That does not end the inquiry, however. If the Complaint states a cause of action on any theory it must be sustained against a motion to dismiss. Even though it is not the Court's responsibility to try lawsuits for the litigants, it is of course not bound by their analysis of the issues.

Two possibilities present themselves under the factual allegations of the Complaint, both grounded in state law (Northwest Airlines, 101 S. Ct. at 1582-84, negated a federal common-law right to contribution):

(1) a state-created right of contribution based on a duty owed by Guardian to Germann (see Ill.Rev.Stat. ch. 70, §§ 301-05);
(2) a state-created right of indemnity based on a duty owed by Guardian to Midland.

In either case such a claim could be asserted here under the principles of pendent jurisdiction announced in United Mine Workers v. Gibbs, 383 U.S. 715, 726, 86 S. Ct. 1130, 1139, 16 L. Ed. 2d 218 (1966).

Thus if it were proved for example that Guardian knew of the illegality of the group life insurance policy under ADEA when it sold the package group policy to Midland, that might ground an action for fraud under Illinois law. To choose another possibility, it might be proved that Guardian breached its duty of care owed to an insured in writing and issuing policies of insurance. See, Cleary v. Country Mutual Ins. Co., 63 Ill.App.3d 637, 20 Ill.Dec. 547, 380 N.E.2d 525 (4th Dist. 1978). Or it might be proved that Guardian had and breached some duty of disclosure as to the ADEA-vulnerable flaw in its group life policy.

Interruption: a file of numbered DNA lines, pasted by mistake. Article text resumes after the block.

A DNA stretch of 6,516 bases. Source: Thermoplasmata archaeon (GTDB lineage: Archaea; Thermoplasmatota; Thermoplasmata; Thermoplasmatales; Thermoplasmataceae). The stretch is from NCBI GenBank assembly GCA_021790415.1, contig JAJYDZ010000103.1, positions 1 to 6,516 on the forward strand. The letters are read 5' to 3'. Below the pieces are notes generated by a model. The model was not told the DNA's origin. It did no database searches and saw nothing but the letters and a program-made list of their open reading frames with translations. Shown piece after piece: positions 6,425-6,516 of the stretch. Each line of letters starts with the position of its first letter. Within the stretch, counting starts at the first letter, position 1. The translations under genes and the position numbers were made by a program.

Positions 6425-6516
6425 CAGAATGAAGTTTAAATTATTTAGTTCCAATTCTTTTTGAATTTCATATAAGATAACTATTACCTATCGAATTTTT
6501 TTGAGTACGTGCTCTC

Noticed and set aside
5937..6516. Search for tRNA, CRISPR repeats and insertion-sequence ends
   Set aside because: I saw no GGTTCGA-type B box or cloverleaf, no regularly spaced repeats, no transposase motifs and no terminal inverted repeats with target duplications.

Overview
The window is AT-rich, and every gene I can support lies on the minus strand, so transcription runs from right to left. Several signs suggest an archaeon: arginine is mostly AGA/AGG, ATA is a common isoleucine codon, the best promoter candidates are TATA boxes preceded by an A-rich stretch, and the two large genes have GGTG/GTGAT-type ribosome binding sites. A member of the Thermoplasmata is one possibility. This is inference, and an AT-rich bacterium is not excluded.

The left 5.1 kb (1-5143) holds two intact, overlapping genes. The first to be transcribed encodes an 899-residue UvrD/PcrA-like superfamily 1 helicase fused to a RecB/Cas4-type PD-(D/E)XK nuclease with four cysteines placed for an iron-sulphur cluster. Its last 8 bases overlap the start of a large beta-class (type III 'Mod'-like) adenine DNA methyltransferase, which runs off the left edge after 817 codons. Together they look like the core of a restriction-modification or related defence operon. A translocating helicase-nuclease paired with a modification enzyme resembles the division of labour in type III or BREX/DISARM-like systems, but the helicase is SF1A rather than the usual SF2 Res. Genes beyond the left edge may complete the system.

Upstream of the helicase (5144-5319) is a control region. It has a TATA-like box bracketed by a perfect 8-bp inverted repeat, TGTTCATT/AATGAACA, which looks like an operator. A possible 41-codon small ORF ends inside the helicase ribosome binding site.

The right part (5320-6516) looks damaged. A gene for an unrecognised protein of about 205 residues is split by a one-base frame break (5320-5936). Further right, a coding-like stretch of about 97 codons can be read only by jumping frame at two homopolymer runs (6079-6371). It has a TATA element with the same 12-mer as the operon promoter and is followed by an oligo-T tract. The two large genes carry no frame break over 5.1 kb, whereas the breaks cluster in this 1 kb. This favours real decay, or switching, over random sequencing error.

But even apart from Midland's failure to advance any of those (or any other) legal theories to support liability, the difficulty is that its Complaint (even construed most broadly in favor of the pleader) fails to make out any of the necessary allegations against Guardian. It states no source for a duty owed by Guardian to either Germann or Midland, nor does it identify any such duty. At best it alleges only that Guardian required Midland to purchase the group life insurance policy,[4] a form policy drafted *357 solely by Guardian on terms determined solely by Guardian. On the allegations of the present Complaint, Guardian's motion must be granted.


This Court grants Guardian's Rule 12(b) (6) motion to dismiss Midland's third-party complaint for failure to state a claim upon which relief can be granted.[5] Such dismissal is of course without prejudice to Midland's possible reassertion of a valid state-law claim against Guardian.